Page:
7. What are the chief responsibilities of the pastor?
  8. What role does preaching play in your overall ministry?
  9. How would you describe your leadership style: laid back, hands on, CEO, missional, chaplain, enabler, etc.?
  10. Do you believe that church member should be an active part in the ministry of the church?
  11. How do you define evangelism and what is its role in your ministry? How would you lead others to do evangelism?
  12. Describe your counseling style? Are you comfortable counseling?
  13. When you have met with opposition, has it been mostly related to your style of leadership, your personality, your beliefs, or something else?
  14. Describe any previous experience in determining long-range goals and other types of planning activities.
  15. Describe your philosophy of ministry for equipping the body.

Church

  1. How would you describe a successful church?
  2. What is the purpose of church membership?
  3. What are some of the things you would do to create a healthy congregation?
  4. What makes a church grow?
  5. How would you encourage Christian community and fellowship in church?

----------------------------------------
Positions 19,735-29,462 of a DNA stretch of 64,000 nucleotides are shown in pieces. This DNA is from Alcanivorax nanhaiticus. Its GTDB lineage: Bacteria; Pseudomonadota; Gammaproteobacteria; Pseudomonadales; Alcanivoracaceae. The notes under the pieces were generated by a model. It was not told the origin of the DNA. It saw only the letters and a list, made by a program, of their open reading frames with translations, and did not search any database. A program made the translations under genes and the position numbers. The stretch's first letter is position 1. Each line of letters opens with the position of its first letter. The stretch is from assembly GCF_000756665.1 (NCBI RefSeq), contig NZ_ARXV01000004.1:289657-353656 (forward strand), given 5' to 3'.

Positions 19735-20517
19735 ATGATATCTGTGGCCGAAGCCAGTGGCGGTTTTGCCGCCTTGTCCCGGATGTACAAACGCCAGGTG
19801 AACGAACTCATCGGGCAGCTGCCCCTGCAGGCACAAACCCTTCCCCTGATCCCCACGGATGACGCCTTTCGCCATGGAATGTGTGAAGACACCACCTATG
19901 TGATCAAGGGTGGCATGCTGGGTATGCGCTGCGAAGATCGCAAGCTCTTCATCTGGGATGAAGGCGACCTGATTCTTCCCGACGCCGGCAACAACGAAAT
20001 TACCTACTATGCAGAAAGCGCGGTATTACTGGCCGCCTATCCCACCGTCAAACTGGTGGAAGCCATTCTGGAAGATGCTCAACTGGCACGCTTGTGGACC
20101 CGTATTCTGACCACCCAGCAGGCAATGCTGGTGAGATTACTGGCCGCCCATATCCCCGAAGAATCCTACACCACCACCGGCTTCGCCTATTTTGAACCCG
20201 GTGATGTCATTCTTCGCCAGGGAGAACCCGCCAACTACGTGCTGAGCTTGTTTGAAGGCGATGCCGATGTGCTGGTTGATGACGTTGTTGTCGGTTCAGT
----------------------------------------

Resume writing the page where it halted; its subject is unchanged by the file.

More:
6. What form of church government and leadership are you committed to? Why?
  7. How would you describe the lines of authority among church leaders?
  8. How would you describe your administrative style? How much freedom do you allow other church leaders?
  9. What is your opinion on contemporary worship?
  10. How do you feel about theatrical productions, multi-media presentations, etc.?
  11. What is your view on worship music?
  12. How would you define “Seeker Sensitive,” “Seeker Driven,” “Emergent Church,” or “Missional Church?” What is your preference?
  13. What is your strategy for missions? What are some of the latest trends you have observed in missions today?
  14. Do you have any experience with small group ministry? Is it important to the life of the church?
  15. What is your view on children and youth in worship? How important are children and youth to the life of the church?
  16. How comfortable are you relating to children and youth? Have you ever worked with them?
  17. How have you included children and youth in worship?
  18. How important is a single adult ministry to your plan for the church?
  19. How do you see retired people and seniors fitting into the ministry of the church?

Additional Questions

  1. Would you want to lead this church into some other denomination or affiliation with some other organization?
  2. Have you ever served in an international or multi-cultural setting before?
  3. Have you worked in a non-denominational/interdenominational church before?
  4. What languages do you speak?

Issues Facing the Church

  1. Describe an instance when you made attempts to change something in the church? What was it? What were the results? What did it cost you personally?